Thursday, June 19, 2008

The 2008 List: New(ish) Fiction

Ahab's Wife or the Star-Gazer by Sena Jeter Naslund. “I didn’t see this on your list and it’s one of my favorite books!!”

The Art of Racing in the Rain by Garth Stein. “I know it's a Starbucks book, but I am really enjoying it. It’s fiction, narrated by a dog.”

The Attack by Yasmina Khadra. Go to Amazon to find out more, but here’s a bit: “Amin Jaafari, an Israeli-Arab, is a contented man. Happily married and a respected surgeon, he has chosen to heal, not to fight. Suddenly his world explodes. His beloved wife is killed in a suicide bombing, and the police believe she was the bomber. Drowning in grief, Jaafari attempts to make sense of what he finds impossible to believe.”

The Best Day of Someone Else’s Life by Kerry Reichs. Gotta plug the local authors! (Kerry’s a Washington lawyer). Looks like chick lit with an “always the bridesmaid…” theme, and supposedly some deeper messages than the average product of the genre.

Blessings by Anna Quindlen. “…low-brow but is engaging and has big themes.” (This one is almost an “old favorite.” I think it was published in 2003.

Body of Lies by David Ignatius. No, not another book bashing the Bush Administration, but a post-9/11 spy thriller novel by the Washington Post columnist that many of us know and read.

The Commoner by John Burnham Schwartz. “Interesting fictional account of the life of Empress Michiko. I love this type of story, romance, contemporary and historical fiction of a fascinating culture all in one. Well written too!”

The Devil in the Junior League by Linda Francis Lee. “Good non-thinking book for the beach. Southerners, in particular, will appreciate this. ‘No diamonds before 6 p.m.’”

Family Matters by Rohiton Mistry. The author of A Fine Balance (which was an Oprah book club selection) tells the story of a multi-generational Parsi (small Indian minority) family in Bombay dealing with love lost, fortunes unrealized and death and changes. Really good, especially if you are interested in ethnic stories, India, etc. This is also a borderline “old favorite” – written in 2003.

Good Grief by Lolly Winston “It was an entertaining book about a woman's first year as a widow and how she fell apart and came back together. It was fiction, but, as widow myself, I appreciated her sense of humor and insight that must have come from other widows!”

Hunting and Gathering by Anna Gavalda. “Such a totally happy, deeply satisfying read if one wants to believe the world is ultimately a good place. Characters are very real, and for all their strangeness they are very compelling and you root hard for them through the last line.”

Ideas of Heaven by Joan Silber. “This ‘Ring of Stories’ delighted me with its clever links and layered meanings. It’s an inquiry into spiritual and sexual longing—how people use the two for similar ends—or not. The language is gorgeous and inspiring. My book club loved it.”

Inheritance by Natalie Danford. “Italy (Urbino, no doubt, was the draw for me, as it's an incredibly beautiful Tuscan village with masses of interesting history). World War II. Family secrets. A friend of a friend wrote this book, her first, and it's a gem and a quick read.”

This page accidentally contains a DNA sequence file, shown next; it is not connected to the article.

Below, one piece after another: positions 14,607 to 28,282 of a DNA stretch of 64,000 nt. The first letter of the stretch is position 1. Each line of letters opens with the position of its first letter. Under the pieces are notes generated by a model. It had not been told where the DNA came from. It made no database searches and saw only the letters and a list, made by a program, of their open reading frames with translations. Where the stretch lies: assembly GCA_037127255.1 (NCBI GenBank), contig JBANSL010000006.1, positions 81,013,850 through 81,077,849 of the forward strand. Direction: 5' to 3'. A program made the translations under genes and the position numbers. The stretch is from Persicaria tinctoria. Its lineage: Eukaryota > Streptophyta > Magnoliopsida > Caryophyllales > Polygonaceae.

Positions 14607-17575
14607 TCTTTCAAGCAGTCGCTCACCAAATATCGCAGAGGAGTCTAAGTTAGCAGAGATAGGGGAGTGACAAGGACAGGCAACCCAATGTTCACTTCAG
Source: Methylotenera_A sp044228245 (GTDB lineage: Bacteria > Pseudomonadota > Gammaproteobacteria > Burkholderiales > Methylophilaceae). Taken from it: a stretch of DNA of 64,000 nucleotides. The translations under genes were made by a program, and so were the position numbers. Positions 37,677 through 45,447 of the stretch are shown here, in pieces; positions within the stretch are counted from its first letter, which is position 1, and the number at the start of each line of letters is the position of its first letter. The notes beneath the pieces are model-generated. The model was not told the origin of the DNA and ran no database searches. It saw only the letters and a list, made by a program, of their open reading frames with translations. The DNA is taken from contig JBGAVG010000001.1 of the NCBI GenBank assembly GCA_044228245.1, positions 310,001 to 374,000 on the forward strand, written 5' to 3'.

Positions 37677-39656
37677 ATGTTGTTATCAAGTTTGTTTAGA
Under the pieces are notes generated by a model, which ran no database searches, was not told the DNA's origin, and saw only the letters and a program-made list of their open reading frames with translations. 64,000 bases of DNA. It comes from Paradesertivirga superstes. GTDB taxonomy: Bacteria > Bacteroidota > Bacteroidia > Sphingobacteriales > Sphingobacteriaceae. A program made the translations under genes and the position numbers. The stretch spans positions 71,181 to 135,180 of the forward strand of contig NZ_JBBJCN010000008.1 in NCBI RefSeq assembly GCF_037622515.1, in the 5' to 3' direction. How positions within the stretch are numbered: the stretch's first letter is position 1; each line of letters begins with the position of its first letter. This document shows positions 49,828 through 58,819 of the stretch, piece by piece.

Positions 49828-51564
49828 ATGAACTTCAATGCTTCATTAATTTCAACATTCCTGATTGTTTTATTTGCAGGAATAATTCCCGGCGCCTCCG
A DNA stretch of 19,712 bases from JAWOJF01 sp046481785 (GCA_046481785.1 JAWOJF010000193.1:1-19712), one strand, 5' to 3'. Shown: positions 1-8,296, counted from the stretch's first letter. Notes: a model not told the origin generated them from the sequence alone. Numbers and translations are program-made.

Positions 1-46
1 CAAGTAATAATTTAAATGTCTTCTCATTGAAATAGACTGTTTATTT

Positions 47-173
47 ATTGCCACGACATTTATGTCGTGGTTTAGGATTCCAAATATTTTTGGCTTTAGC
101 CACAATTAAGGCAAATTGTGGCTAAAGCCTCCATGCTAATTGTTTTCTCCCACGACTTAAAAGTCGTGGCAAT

The Last Chinese Chef by Nicole Mones. “Reading it right now and really like it!” It’s about an American widow who goes to China to find out whether a child there was fathered by her late husband.

Luncheon of the Boating Party by Susan Vreeland. “France. Historical novel that chronicles the backdrop to this famous Renoir painting. A fun read for those who liked Girl With A Pearl Earring or Madame X (of the same ilk as this book).”

Mango Season by Amulya Malladi “India. Arranged marriages. Culture clash. Coming of Age. An Indian woman I met at a party recommended this book to me after we had a long discussion about arranged marriages in different cultures (fyi, she claims India has the highest success rate....).”

A Model Student: A Tale of Coeds and Cover Girls by Robin Hazelwood. “A brilliantly written beach read because robin is Yale grad so smart and so funny and it was a great story.” It’s fiction about a 17-year-old who is a model while also a student at Columbia University. Great look at the world of modeling.

A Most Uncommon Degree of Popularity By Kathleen Gilles Seidel. “Funny book about private school life in Washington, DC. I think it may be based on a fictional Maret [a Washington, DC private school]. Lots of familiar things here!” (I note that this author has written many other books.)

The Nightwatch by Sarah Waters. “This is a mesmerizing story of young people in Britain during the Second World War. Ingeniously told backward, it takes characters where they are and answers the most intriguing of questions: How did they get here? Satisfying to the last line, Nightwatch jolts the reader with domestic front reality and all that women did while men—most of them—were fighting. Waters is known as a lesbian writer, but this does her a great disservice (shame on me for letting the label slip out again). She ranks among the greatest of stylists, and her use of historical detail is beautiful.

No Angel by Penny Vincenzi. This is the first in a trilogy about the Lytton family. I first heard this author mentioned in this article, which offers some other authors and titles, too. It looks like a fun, engaging series, though I haven’t read them yet. The first one can be hard to come by, but you can always try the Book Depository, which offers free shipping on books still in print in Britain. (Nasty exchange rate, of course, but anything for a good book, right?)